Above photo: Dr. Cleavon Gilman.
Dr. Cleavon Gilman, a well-known emergency-medicine physician, has been asked not to return to his work at Yuma Regional Medical Center for his social media posts about the severity of the COVID-19 pandemic in Arizona, according to him and his staffing agency.
“What I don’t understand about this is I have been advocating for Arizona; I have been calling for a mask mandate, the closure of schools and indoor dining,” Gilman told The Arizona Republic. “I did all of this because we are seeing an unprecedented number of cases. This is my third surge — I know how this ends.”
The hospital said in a statement late Thursday night that “there has been a misunderstanding” and Gilman is scheduled to work this weekend. “News to me,” Gilman tweeted.
Gilman, who in June moved his fiancé and two kids from New York to work in Yuma near the U.S.-Mexico border and “serve the small community during the pandemic,” has not been to work since Nov. 23.
“What happened to the 175 beds??? We likely don’t have nursing to staff them,” he added. The Arizona Department of Health Services at the time reported that 90% of ICU beds were in use.
His tweet received more than 81,000 likes and 30,000 retweets. Gilman said he finished his shift that day “without a problem.”
🧵NO ICU BEDS! When our rural Arizona hospital ICU is full, we medevac patients to different hospitals across the state, BUT NOT TONIGHT, because there were NO ACCEPTING HOSPITALS, so for an entire 12 hour shift we managed ICU patients, while treating other emergencies. 1/13
— Cleavon MD (@Cleavon_MD) November 23, 2020
The next morning, Nov. 23, Gilman had just arrived at the hospital when he received a call from the health care staffing company he works for, Envision Healthcare. Envision told him the hospital did not want him to come back to work.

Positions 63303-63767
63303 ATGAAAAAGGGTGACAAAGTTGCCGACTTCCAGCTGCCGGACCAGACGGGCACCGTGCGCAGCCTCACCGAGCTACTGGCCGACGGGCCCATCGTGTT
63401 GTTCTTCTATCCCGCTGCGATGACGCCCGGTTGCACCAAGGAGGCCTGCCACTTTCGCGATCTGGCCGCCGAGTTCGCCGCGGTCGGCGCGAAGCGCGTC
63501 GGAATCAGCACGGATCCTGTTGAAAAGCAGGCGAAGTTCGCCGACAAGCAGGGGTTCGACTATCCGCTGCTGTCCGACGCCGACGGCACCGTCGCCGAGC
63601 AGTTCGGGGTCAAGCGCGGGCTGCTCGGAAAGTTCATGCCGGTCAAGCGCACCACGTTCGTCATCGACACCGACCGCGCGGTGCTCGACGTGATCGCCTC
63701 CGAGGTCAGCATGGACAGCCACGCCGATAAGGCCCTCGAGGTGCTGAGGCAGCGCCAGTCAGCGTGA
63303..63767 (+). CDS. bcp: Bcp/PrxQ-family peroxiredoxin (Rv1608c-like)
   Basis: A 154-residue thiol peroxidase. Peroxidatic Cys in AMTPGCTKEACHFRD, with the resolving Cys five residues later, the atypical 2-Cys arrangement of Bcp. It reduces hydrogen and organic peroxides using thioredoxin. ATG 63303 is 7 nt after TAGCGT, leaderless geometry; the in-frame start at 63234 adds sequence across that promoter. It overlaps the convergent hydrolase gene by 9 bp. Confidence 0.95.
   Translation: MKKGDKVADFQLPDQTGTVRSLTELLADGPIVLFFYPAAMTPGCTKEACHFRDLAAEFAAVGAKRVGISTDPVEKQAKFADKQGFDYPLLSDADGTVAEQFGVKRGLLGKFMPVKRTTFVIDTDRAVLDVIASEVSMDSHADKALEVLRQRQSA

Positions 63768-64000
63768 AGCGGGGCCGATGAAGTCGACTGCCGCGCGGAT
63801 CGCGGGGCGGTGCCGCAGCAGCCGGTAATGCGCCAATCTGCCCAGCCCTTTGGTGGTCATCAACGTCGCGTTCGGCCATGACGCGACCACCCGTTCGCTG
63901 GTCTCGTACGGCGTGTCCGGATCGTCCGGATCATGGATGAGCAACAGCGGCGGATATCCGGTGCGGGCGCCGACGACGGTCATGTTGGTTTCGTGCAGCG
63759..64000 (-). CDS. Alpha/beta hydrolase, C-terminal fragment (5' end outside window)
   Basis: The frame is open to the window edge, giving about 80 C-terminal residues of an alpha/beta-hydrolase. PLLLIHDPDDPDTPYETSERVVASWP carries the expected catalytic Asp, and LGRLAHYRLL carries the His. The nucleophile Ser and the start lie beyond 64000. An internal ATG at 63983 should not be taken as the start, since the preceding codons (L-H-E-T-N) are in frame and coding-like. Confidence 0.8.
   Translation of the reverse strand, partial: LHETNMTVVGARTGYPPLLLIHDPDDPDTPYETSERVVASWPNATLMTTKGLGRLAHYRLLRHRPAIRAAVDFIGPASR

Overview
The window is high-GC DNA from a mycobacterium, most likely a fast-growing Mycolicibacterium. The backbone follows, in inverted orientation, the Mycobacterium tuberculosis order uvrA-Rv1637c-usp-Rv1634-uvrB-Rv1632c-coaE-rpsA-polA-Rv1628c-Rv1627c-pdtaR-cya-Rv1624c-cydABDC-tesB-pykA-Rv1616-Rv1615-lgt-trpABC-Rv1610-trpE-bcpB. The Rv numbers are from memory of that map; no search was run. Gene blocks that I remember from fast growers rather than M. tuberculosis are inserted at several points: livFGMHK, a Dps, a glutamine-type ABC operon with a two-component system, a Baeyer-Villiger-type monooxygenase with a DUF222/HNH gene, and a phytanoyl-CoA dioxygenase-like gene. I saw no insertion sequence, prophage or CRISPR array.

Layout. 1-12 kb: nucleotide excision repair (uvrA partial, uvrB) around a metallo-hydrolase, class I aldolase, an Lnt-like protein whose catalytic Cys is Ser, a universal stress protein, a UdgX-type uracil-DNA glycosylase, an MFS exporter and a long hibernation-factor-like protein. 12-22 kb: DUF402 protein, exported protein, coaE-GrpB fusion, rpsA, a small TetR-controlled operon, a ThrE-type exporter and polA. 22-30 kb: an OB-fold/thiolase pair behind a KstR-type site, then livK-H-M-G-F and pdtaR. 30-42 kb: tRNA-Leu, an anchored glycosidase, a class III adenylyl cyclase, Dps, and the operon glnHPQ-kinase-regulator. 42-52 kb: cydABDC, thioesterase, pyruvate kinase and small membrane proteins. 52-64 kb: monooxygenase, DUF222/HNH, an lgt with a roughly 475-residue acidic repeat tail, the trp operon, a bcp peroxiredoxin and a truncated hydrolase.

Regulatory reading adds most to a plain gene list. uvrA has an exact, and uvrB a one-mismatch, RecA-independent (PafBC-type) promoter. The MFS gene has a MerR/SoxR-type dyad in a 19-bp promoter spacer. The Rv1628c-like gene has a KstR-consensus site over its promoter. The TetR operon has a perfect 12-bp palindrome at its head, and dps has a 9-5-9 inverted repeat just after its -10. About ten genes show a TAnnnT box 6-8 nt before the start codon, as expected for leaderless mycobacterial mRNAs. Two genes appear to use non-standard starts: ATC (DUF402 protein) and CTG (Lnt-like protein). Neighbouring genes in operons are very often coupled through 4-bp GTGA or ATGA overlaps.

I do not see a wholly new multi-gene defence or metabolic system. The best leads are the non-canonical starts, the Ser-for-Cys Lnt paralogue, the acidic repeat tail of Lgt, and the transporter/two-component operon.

“They told me it was because of the tweets and I couldn’t believe it because that was accurate information I posted to inform the citizens of Arizona,” he said. “It is a grave injustice and it’s not just happening to me. Doctors everywhere are afraid to speak up.”
Gilman was scheduled the following three days but the “hospital did not permit” him to come in, he said.
“All I know is this hospital is trying to crush my voice, they want to silence me and they want to financially hurt me. This is all so wrong.”
In a time where Gilman said hundreds of thousands of his colleagues are forced to leave the front lines due to burnout and rising infection rates among health care workers, it is a “slap in the face” to sit on the sidelines for “no reason.” But regardless of whether or not he holds a position at the hospital, Gilman said he isn’t going to be quiet on social media anytime soon.
Around 11:45 p.m. Thursday, Yuma Regional Medical Center said in a statement posted on Twitter that “While he is not speaking on behalf of YRMC, we respect Dr. Gilman’s right to share his personal perspective on the pandemic.”
“We need good caregivers like Dr. Gilman here,” the statement said.
A message from Yuma Regional Medical Center. pic.twitter.com/fHsVx2bguo
— YumaRegional (@YumaRegional) December 11, 2020
Gilman outspoken about COVID-19 response in Arizona
Gilman served as a hospital corpsman in the U.S. Marines during the Iraq War well before he became the chief resident of emergency medicine at the New York-Presbyterian Hospital during the beginning of the pandemic, a moment in history he said was “worse than war by a long shot.”
“The death toll during the entire Iraq War was equivalent to what we see now every single day,” he said. “You could leave a war zone if you couldn’t handle it. COVID is everywhere.”
Starting March 20, Gilman began documenting “what was happening on the frontlines” in his online journal, “#CleavonMDjournal.”
His first post: “Tough night last night. Intubated a young woman with a history of smoking who decompensated very fast. There are so many COVID cases in New York City.”
His posts about COVID-19 drew wide attention thanks in part to their insight into a hot spot in the early days of the pandemic. Approximately 203,000 cases of COVID-19 were reported in New York City during the first three months of the pandemic.
In the spring and summer he talked with Men’s Health and Insider, but his prominence skyrocketed with the tweet about ICU beds in Yuma.